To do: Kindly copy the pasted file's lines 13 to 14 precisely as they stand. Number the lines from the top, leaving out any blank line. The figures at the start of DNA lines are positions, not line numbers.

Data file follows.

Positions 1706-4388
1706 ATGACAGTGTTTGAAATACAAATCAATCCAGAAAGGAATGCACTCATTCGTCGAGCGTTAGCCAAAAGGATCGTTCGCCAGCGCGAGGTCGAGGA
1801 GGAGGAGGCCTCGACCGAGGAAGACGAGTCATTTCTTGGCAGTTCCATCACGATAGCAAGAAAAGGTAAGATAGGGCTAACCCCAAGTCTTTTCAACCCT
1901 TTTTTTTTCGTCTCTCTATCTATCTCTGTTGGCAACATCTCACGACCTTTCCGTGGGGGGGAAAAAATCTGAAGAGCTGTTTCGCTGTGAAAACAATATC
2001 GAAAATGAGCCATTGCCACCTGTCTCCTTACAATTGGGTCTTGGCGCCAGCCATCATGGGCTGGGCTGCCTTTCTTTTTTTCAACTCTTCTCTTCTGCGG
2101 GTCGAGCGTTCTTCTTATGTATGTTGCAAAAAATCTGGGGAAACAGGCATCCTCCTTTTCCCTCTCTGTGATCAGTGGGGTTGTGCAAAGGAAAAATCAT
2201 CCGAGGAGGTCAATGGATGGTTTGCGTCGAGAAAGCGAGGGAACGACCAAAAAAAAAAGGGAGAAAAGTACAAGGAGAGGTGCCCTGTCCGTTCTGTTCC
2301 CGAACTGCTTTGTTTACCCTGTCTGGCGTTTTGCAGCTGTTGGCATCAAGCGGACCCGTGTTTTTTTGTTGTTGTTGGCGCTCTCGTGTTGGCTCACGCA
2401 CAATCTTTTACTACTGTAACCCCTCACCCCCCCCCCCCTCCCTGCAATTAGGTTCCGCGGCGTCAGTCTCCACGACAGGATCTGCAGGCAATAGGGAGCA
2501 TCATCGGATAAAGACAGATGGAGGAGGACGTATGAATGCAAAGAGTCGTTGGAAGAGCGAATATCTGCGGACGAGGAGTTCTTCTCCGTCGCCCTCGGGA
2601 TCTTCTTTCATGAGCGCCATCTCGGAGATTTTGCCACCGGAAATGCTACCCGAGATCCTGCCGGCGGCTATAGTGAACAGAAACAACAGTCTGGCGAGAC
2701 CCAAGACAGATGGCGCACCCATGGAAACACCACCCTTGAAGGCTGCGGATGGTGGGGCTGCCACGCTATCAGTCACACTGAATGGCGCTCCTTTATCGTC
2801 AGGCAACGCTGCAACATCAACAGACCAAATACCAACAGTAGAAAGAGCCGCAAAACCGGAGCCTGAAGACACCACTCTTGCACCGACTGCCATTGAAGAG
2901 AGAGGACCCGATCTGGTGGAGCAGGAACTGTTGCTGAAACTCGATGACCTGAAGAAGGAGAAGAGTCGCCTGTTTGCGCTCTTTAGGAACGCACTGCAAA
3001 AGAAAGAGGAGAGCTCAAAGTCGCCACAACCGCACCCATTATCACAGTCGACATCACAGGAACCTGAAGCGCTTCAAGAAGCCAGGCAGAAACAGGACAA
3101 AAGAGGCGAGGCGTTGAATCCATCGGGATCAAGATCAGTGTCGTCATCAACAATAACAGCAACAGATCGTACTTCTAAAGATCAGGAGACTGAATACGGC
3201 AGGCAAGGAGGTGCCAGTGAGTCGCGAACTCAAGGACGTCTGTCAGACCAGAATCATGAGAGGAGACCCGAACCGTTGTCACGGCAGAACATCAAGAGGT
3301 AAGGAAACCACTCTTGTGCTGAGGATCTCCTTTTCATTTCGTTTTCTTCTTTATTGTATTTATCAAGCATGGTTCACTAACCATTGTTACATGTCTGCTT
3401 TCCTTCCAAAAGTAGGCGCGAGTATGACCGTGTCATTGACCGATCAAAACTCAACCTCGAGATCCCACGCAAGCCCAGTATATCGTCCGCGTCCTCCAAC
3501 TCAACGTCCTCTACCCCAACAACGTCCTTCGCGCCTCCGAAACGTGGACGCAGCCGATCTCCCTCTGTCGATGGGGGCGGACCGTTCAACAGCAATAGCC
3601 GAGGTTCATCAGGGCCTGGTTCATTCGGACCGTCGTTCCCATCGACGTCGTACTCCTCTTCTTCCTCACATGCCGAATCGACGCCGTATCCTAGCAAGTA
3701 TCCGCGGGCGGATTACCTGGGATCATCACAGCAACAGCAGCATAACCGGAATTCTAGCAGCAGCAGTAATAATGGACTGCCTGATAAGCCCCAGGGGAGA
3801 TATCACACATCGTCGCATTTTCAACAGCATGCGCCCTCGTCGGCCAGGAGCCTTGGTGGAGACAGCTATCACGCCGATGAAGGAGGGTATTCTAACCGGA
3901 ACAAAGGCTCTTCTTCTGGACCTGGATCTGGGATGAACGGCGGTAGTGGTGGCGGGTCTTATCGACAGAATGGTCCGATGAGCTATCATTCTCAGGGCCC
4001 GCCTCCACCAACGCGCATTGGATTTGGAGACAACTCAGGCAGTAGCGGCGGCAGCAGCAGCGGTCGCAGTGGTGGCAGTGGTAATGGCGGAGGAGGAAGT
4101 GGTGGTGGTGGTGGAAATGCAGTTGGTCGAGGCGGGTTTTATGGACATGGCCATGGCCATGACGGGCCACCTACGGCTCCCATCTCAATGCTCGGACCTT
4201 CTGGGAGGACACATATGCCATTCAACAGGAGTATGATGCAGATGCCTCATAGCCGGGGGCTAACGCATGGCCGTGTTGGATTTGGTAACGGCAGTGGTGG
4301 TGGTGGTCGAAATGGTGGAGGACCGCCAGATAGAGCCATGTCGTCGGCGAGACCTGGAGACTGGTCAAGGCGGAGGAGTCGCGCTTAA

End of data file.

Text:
2801 AGGCAACGCTGCAACATCAACAGACCAAATACCAACAGTAGAAAGAGCCGCAAAACCGGAGCCTGAAGACACCACTCTTGCACCGACTGCCATTGAAGAG
2901 AGAGGACCCGATCTGGTGGAGCAGGAACTGTTGCTGAAACTCGATGACCTGAAGAAGGAGAAGAGTCGCCTGTTTGCGCTCTTTAGGAACGCACTGCAAA